The MastAttack 107: The Layperson’s Guide to Understanding Mast Cell Diseases, Part 1

I have answered the 107 questions I have been asked most in the last four years. No jargon. No terminology. Just answers.

  1. What are mast cells?
    • Mast cells are white blood cells that live in tissues. It is a little misleading that mast cells are white blood cells because they don’t live in the blood. Mast cells are born in the bone marrow, the squishy tissue inside bones where blood cells are made. From the bone marrow, they are sent to the blood stream. Mast cells use the bloodstream to carry them to their final destination so they do not stay in the blood for very long. Mast cells move out of the blood stream and into tissues throughout the body. Mast cells live for months or years, a long time for cells to live in the human body.
    • Mast cells do many things in the body. They are largely responsible for allergic reactions and anaphylaxis. They have many other jobs, like healing wounds, regulating reproductive activities (menstruation, pregnancy), and fighting infections from viruses, bacteria, fungi, and even intestinal parasites like worms. The original function of mast cells thousands of years ago was probably to fight off intestinal parasites. Mast cells are found in many tissues and are essential for correct functioning of the body.
    • Mast cells have many pouches inside of them called granules. These granules hold chemicals made by the mast cells. These chemicals help the mast cells to do their various jobs. They also help mast cells to communicate with other cells nearby or in other parts of the body. These chemicals can be released into the bloodstream to signal for other immune cells to come to the mast cell that released them.
  2. What is mast cell disease?
    • Mast cell diseases are rare diseases in which your body makes too many mast cells and/or mast cells do not function correctly. In the US, diseases that affect fewer than 200,000 people are called rare diseases.
    • Mast cell diseases are broadly classified into two groups: clonal and non-clonal (also called proliferative and non-proliferative).
    • When the body makes too many copies of a broken cell, those cells are called ‘clonal’ cells. In clonal forms of mast cell disease, the bone marrow makes too many mast cells. Those mast cells also don’t work correctly. They use too much energy on the wrong things. Because these mast cells are often busy making truble, they don’t have as much energy to do their normal necessary functions.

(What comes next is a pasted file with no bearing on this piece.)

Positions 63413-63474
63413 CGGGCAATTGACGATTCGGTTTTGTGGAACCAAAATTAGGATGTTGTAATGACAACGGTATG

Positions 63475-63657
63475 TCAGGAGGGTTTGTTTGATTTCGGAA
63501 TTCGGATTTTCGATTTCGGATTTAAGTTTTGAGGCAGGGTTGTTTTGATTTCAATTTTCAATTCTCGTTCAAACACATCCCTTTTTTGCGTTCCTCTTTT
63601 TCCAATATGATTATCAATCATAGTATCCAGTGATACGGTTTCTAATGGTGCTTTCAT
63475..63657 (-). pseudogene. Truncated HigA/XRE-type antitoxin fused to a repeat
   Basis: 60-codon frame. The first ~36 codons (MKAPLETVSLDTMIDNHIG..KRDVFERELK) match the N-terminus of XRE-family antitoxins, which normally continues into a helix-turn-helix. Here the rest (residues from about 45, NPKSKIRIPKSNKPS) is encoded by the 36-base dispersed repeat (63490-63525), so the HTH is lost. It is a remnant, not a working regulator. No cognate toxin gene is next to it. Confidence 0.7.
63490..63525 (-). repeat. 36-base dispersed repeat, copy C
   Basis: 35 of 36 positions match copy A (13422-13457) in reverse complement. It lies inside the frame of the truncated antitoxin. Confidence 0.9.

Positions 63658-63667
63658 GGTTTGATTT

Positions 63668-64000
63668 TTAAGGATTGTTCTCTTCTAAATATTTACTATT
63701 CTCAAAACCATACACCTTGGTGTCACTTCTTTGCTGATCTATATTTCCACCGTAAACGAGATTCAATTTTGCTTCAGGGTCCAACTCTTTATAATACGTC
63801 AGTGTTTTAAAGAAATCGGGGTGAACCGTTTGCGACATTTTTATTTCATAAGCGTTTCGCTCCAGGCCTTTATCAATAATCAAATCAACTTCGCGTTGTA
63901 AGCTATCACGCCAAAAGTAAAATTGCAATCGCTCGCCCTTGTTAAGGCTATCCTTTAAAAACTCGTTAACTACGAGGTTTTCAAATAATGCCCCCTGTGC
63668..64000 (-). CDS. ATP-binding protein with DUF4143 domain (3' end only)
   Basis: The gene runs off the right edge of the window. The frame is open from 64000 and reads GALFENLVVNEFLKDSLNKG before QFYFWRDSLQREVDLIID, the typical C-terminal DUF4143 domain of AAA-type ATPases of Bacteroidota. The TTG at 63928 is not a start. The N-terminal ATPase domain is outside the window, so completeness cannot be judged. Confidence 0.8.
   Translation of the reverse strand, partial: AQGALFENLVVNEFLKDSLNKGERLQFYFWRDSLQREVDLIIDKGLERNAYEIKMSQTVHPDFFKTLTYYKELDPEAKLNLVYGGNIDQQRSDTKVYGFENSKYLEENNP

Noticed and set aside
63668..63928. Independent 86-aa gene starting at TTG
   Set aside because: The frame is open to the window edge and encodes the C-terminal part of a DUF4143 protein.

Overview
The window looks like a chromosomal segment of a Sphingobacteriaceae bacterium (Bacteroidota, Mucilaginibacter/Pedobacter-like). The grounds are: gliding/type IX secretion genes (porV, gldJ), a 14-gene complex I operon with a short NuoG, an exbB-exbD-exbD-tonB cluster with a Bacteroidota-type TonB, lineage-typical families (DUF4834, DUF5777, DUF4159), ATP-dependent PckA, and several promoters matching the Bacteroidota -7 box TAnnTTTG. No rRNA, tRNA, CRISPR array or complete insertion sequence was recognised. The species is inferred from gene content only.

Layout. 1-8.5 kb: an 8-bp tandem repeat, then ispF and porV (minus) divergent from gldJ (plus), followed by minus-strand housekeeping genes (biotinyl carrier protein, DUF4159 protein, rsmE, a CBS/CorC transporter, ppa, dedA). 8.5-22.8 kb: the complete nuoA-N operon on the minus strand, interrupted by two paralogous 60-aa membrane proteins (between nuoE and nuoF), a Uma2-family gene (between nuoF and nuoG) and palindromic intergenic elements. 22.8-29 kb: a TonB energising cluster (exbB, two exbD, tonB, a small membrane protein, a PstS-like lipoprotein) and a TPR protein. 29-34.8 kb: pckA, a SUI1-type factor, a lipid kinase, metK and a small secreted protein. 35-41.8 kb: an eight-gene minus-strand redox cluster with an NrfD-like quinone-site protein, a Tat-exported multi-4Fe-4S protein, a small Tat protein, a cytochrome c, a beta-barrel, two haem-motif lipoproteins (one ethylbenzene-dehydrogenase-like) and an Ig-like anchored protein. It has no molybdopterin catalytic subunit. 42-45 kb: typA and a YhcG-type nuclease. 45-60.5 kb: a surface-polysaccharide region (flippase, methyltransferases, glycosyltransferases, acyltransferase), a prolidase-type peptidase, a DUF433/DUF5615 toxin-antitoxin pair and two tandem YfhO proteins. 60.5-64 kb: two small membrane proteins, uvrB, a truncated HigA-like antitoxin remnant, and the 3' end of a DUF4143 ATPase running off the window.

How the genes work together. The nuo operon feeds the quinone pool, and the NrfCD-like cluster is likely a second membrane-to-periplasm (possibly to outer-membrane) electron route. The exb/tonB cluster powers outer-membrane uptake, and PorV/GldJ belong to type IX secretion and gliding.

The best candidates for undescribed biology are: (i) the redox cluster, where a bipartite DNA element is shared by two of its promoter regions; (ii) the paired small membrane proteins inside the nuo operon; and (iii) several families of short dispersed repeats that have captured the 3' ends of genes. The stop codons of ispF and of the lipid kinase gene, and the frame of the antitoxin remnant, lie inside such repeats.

• Clonal mast cell diseases include all forms of systemic mastocytosis (indolent, smoldering, aggressive, and mast cell leukemia); all forms of cutaneous mastocytosis (urticaria pigmentosa, of which telangiectasia macularis eruptiva perstans is a subtype, diffuse cutaneous mastocytosis); mastocytoma (usually found on the skin but also found elsewhere); mast cell sarcoma; and monoclonal mast cell activation syndrome. Importantly, in clonal mast cell diseases, the problem is not just that too many mast cells are made – those mast cells must also be dysfunctional for the disease to be clonal.
    • In non-clonal mast cell disease, the number of mast cells may be normal, but the cells are broken. Importantly, people with non-clonal mast cell disease may make more mast cells than normal, but not enough to be considered a clonal disease. In these diseases, even if the bone marrow makes the normal amount of mast cells, they still do not work correctly. They use too much energy on the wrong things. Because these mast cells are often working to inflame the body when it is not needed, they don’t have as much energy to do their normal necessary functions.
    • Non-clonal mast cell diseases include all other forms of mast cell disease: mast cell activation syndrome (secondary and idiopathic); familial hypertryptasemia; and mastocytic enterocolitis, which is recognized by some groups as its own disease, and by other groups as part of different mast cell diseases.
    • In these diseases, mast cells do not function properly. In all mast cell diseases, mast cells can get irritated easily. They respond to things in the environment and inside the body that they think are dangerous, even when those things are normal and safe for most people. This response is called mast cell activation.
    • Mast cell activation causes many symptoms. Many of these symptoms are “allergic” in nature. Some are not directly recognizable as “allergic”. Symptoms can affect every bodily system or may be localized to only one or two. It differs from person to person and can change over time within a person. You cannot know which mast cell disease a person has based upon their symptoms.

For more detailed reading, please visit these posts:

The Provider Primer Series: Introduction to Mast Cells

The Provider Primer Series: Mast cell activation syndrome (MCAS)

The Provider Primer Series: Cutaneous Mastocytosis/ Mastocytosis in the Skin

The Provider Primer Series: Diagnosis and natural history of systemic mastocytosis (ISM, SSM, ASM)

The Provider Primer Series: Diagnosis and natural history of systemic mastocytosis (SM-AHD, MCL, MCS)